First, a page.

This passage contains what is for me, one of the most beautiful words of the Bible. The Hebrew word is hesed (although it helps to use a little phlegm when you pronounce it). It is a word so rich with meaning that no one English word can capture it. Various translations render it “covenant love” or “steadfast love” or “unfailing love” or “mercy,” this list goes on. It is the extravagant love of God towards His people that causes us to trust Him without reservation.
The Theological Dictionary of the Old Testament has a wonderful article on this word and it points out three aspects of hesed. It is active, it is social and it is enduring. Let’s look at each.
Hesed is active. It is not just a feeling God has about us. It is a love that leads to action. Years ago a book was written on why bad things happen to good people and the author concluded that while God loves us, He does not have the power to intervene in our lives and prevent bad things from happening. That is not the God of the Bible. In hesed, God is our shield and our protector. And even when bad things happen to us, we know that in hesed God causes all things to work together for our good (Rom 8:28). Nothing can separate is from His hesed.
Hesed is social. God’s love is not a theoretical love, His hesed is directed toward His people. In hesed we are the apple of His eye (Ps 17:8). We are inscribed on the palm of His hand (Is 49:16). He could no more forget us than a nursing mother could forget her child (Is 49:15). I will admit that there are days when it may feel that God has forgotten us, but that is just a feeling and not a reality. Hesed makes it impossible for Him to forget or to abandon us.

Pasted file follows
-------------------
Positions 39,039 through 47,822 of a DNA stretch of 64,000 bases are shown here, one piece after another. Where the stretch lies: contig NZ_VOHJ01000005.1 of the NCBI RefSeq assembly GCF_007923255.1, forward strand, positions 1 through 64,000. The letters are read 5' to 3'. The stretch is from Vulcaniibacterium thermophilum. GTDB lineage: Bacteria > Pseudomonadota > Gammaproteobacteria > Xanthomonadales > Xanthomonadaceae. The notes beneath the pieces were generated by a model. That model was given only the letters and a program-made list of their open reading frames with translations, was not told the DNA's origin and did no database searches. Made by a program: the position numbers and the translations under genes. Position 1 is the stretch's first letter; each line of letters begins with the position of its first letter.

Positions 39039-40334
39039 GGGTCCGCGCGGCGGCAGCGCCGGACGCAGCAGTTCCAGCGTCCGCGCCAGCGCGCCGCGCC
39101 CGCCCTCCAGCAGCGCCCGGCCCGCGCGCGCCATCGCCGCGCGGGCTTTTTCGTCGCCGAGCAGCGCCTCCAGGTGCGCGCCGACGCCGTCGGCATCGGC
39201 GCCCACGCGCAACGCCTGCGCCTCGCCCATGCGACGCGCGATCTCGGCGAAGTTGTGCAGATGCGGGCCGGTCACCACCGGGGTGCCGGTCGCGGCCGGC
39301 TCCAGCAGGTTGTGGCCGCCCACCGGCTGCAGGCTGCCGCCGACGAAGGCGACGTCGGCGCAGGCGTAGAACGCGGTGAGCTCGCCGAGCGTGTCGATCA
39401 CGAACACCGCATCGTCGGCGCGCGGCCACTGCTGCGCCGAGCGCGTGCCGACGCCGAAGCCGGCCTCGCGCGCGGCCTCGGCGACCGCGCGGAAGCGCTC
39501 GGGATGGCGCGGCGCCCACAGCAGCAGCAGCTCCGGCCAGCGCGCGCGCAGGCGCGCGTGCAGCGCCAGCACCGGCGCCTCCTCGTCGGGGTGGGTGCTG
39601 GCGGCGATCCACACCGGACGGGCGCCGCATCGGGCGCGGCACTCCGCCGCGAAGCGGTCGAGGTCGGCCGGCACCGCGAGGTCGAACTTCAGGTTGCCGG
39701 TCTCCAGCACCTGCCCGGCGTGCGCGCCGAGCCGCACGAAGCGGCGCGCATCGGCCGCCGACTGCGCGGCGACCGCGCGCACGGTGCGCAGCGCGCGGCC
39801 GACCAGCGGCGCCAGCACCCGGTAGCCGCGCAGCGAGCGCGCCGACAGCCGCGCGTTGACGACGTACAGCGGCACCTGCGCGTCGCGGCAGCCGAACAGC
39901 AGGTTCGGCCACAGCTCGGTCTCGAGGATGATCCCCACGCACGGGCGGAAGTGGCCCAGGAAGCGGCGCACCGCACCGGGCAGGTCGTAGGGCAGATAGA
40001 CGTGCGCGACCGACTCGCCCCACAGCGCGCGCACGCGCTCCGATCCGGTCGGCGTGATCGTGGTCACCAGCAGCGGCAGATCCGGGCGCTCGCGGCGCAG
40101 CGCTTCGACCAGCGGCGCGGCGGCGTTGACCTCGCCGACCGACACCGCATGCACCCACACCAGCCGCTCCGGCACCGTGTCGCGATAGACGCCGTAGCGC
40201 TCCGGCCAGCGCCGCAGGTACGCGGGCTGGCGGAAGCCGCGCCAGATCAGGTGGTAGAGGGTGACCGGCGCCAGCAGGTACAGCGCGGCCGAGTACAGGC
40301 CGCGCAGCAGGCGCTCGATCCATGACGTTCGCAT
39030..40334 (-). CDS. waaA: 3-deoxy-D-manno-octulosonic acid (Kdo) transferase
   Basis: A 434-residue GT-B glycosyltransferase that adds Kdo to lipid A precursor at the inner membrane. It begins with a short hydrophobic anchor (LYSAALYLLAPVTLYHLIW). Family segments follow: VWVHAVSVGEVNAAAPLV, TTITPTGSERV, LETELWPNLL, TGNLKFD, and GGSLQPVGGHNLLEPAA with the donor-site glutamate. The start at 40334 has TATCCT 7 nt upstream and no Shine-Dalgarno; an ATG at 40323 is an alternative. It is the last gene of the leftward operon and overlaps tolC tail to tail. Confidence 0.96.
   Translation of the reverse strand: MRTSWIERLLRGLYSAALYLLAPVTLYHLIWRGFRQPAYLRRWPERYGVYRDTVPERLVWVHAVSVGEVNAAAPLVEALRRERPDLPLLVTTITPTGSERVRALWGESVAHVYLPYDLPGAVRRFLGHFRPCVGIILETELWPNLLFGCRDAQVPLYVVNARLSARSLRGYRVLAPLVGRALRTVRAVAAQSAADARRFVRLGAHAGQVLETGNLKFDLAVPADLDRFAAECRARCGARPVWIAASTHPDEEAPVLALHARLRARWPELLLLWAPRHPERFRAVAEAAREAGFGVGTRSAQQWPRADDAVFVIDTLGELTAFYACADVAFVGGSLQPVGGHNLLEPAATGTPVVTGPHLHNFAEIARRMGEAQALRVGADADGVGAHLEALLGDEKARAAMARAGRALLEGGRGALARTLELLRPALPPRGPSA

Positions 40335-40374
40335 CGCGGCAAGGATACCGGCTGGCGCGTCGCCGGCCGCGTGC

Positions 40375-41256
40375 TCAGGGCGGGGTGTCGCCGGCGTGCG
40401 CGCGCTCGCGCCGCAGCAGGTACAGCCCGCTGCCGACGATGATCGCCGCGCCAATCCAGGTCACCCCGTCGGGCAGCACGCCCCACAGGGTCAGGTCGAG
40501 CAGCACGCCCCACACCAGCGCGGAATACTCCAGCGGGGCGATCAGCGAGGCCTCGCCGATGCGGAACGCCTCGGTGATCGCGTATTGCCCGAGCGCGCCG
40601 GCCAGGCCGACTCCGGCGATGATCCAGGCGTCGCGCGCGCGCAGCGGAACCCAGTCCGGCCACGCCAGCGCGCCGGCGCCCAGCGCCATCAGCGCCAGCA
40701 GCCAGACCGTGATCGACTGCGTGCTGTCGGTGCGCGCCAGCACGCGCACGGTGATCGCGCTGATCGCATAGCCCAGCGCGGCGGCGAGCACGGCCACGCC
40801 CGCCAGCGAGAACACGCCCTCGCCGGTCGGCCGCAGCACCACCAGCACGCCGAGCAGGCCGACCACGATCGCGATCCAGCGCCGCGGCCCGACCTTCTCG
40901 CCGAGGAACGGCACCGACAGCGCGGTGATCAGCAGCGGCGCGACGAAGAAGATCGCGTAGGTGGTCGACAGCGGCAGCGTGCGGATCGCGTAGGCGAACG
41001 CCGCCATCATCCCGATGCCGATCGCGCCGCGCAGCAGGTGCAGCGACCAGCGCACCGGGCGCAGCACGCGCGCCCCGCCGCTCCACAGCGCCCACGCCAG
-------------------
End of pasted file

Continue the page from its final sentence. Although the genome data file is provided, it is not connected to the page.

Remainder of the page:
Hesed is enduring. God says that His hesed endures to a thousand generations and that He lavishes His hesed on those who love Him and obey His commands (Deut 7:9). A “generation” to the Hebrews was about 40 years, so a thousand generations is the same as saying for an eternity. I have known Christians who believe that it is so easy to fall from God’s grace that their state flower should be the daisy (now he love me, now he doesn’t, now he loves me, now he doesn’t.) A human relationship could not survive such uncertainty so it makes it doubly difficult to grow in a relationship with God if we are never certain of His love. Hesed tells us that we can be certain. To a thousand generations we can be certain.
We must note, especially in today’s moral climate, that hesed is related to obedience. God’s hesed is to a thousand generations to those who keep His commands but “He does not hesitate to destroy those who reject Him” (Deut 7:10). But that’s not unconditional love!!!!!!! That is true because today we define unconditional love as me doing whatever I want to do and God having to accept and love me anyway. That is a distortion of the truth about God’s love.
Hesed contains with it the idea of a covenant and that is why it is often translated as “covenant love.” Let’s consider the idea of the marriage covenant to show how love and keeping the covenant are connected. I have a covenant with my wife Beth and we love each other unconditionally, for better or for worse. Can I argue therefore that because we have unconditional love for each other that I am free to beat her or to cheat on her and she is still required to love me unconditionally? Of course not. Those actions would violate the covenant, be a rejection of hesed and (assuming I survived) Beth could not be accused of being unloving if she decided to prosecute me. Back to the first point about hesed. It is an action, not an emotion and so you can tell by someone’s actions if their love is true, if it is hesed, or if it us just an emotion. Thus Jesus said, “if you love me you will keep my commandments” (Jn 14:15).
So God’s hesed acts on our behalf, it focuses on us as the object of His love and it endures forever. Let His hesed remove any guilt and condemnation from your life and let it cause you to rest secure in His love.